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Bertha McKee Dobie Collection

Identifier: MS-0027

Scope and Contents

The Bertha McKee Dobie Papers (1889 – 1986; 10.5 linear feet) include writings, publications, correspondence, clippings, photographs, and other items documenting Mrs. Dobie’s life and work as an author, editor, and naturalist, as well as her role as the spouse of author J. Frank Dobie.

The collection is organized in eleven series. Highlights of each series are listed.

• Biographical Materials (1 box): Mrs. Dobie’s birth certificate, family history, and autobiographical notes. • Writings and Publications (6 boxes): Handwritten and typed drafts of Mrs. Dobie’s newspaper columns and articles about gardening, Mexico, and Frank Dobie, as well as speeches, short stories, poems, and children’s stories. Some of the drafts are written on the verso of discarded correspondence and drafts by Frank Dobie. • Nature/Texana (2 boxes): Notes and publications illuminating Mrs. Dobie’s interests in gardening, botany, ornithology, and the natural world, especially in Texas. This series also contains flower seeds collected by Mrs. Dobie. • Correspondence (8 boxes): Letters to and from Mrs. Dobie dating from 1913 to 1984. This extensive series, comprising almost one-third of the collection, also includes some correspondence to Frank Dobie and to Edgar Kincaid, Jr. (Mrs. Dobie’s nephew), who lived with the Dobies for many years. Letters from Lyndon and Lady Bird Johnson, Senator Ralph Yarborough, and John Henry Faulk are part of the collection. • Clippings (1 box): Pieces written by and about the Dobies, and well as articles collected by Mrs. Dobie on gardening, Texana, Velasco (her hometown), and women’s issues. • Photographs (1 box): Photos of the Dobies, their family members, and their Austin home, as well as photos taken in Mrs. Dobie’s garden, at Southwestern University, and in Mexico. • Southwestern University (2 boxes): Mrs. Dobie’s senior yearbook (1910) and materials relating to her Distinguished Alumna Award (1973). • European Trip of 1948 (1 box): Her passport and itinerary, ocean liner memorabilia, and souvenir publications and postcards. • J. Frank Dobie (1 box): Publications and notes about Dobie, copies of pages from his family Bible, and copies of nine Christmas booklets (1948-63) containing reprints of Dobie articles. • Assorted (1 box): Publications by and from Mrs. Dobie’s friend, Senator Yarborough, as well as materials from President Johnson’s 1965 inauguration. • Oversize (1 box): Oversize certificates, photographs, and publications, as well as the plaque Mrs. Dobie received when named a Distinguished Alumna by Southwestern University in 1973.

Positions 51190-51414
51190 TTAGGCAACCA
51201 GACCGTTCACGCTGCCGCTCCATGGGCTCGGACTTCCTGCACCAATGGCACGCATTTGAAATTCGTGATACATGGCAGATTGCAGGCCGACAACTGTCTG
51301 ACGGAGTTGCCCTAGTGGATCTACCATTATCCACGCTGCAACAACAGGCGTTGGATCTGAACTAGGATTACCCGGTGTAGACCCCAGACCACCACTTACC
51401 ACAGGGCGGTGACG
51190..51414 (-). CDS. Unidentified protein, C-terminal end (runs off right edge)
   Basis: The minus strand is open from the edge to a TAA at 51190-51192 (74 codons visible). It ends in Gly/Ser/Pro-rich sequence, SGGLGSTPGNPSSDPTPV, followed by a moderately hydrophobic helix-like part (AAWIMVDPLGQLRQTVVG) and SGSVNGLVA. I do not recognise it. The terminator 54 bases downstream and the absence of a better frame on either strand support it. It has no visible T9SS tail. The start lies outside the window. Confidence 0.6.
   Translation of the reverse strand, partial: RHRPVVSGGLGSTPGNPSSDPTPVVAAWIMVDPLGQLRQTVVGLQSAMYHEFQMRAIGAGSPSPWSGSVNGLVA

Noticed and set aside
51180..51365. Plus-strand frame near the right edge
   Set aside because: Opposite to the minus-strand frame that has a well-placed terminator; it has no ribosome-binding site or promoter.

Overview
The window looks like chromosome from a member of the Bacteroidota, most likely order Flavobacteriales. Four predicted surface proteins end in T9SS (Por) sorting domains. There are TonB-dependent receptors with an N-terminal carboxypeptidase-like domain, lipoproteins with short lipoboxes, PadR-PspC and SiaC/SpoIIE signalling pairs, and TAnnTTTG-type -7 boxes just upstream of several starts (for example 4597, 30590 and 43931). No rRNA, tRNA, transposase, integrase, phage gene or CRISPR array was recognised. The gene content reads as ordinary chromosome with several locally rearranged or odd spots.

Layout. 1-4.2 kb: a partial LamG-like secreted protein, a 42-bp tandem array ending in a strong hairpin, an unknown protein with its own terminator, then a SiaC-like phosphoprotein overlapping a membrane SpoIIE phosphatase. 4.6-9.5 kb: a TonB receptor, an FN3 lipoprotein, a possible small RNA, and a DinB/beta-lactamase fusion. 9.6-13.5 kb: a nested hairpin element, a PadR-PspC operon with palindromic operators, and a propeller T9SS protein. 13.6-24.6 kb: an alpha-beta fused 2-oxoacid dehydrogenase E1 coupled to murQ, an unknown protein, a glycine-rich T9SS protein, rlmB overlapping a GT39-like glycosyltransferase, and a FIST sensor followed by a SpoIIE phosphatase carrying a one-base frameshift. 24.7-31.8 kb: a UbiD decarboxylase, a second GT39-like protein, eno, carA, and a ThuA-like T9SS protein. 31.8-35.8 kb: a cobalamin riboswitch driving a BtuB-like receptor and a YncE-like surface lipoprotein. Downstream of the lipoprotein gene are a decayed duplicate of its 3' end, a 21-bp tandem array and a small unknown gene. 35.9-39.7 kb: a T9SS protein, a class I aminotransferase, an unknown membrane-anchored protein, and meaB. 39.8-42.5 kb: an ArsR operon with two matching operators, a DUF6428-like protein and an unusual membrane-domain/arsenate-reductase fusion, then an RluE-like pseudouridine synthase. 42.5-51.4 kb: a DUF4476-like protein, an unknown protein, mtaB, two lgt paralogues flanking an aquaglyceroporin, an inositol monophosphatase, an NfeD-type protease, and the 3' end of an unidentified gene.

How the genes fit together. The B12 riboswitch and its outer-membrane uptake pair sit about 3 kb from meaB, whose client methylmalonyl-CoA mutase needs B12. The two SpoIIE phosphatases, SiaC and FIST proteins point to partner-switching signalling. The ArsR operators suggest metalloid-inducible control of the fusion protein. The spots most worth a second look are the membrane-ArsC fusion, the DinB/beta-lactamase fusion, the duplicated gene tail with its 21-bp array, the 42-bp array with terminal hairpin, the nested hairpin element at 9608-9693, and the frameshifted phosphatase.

• Majority of material found within 1890 - 1974

Biographical / Historical

Bertha McKee Dobie (Southwestern University class of 1910) was born on July 8, 1890, and spent her childhood chiefly in Velasco, Texas. After graduating from school at age 14, she entered Southwestern University. In some of her classes at Southwestern, she noticed a young man named James Frank Dobie, but did not meet him until February of their last year, when rules were changed to allow senior girls to date. Six years later, after a lengthy exchange of letters, Bertha McKee and Frank Dobie were married in the McKee home in Velasco on September 20, 1916.

When Bertha Dobie was given Southwestern’s Distinguished Alumnus Award in 1973, she said her sole claim to fame was as a helpmeet to her famous husband. But she had become a writer in her own right, contributing a series of articles on gardening to Texas newspapers, and writing articles and stories for numerous periodicals, including Nature Magazine, the New York Herald Tribune Magazine, Garden Digest, Holland’s Magazine, Southwest Review, and Publications of the Texas Folklore Society. After J. Frank Dobie died in 1964, she edited his posthumous works, including Rattlesnakes (1965), Some Part of Myself (1967), and Out of the Old Rock (1972).

But Bertha Dobie by no means spent all her time helping her husband or completing his projects. In fact, she thought of her own life as centering on plants and the world of nature. For many years an active member of the Texas Federated Garden Clubs, she also syndicated a garden column in Texas newspapers and gave talks in many Texas towns and cities on gardening. She took botany courses and collected specimens for the University of Texas herbarium. She was a member of the Audubon Society and an interested participant in the formulation of plans for Paisano Ranch, a Hill Country retreat for Texas writers and artists. She also was famous for her lovely rose garden at the Dobie home at 702 Park Place in Austin, known as “the house on Waller Creek.”

Bertha McKee Dobie – helpmeet, author, and Texas naturalist – died on December 18, 1974, at the age of 84, and was buried alongside her husband in the State Cemetery in Austin.

Source: Norma Siviter Assadourian and Jon D. Swartz, “Bertha McKee Dobie: An Exhibition at Southwestern University” (1988).


10.5 Linear Feet

Language of Materials


Language of description
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Repository Details

Part of the SU Special Collections & Archives Repository

1001 East University Avenue
Georgetown TX 78626 United States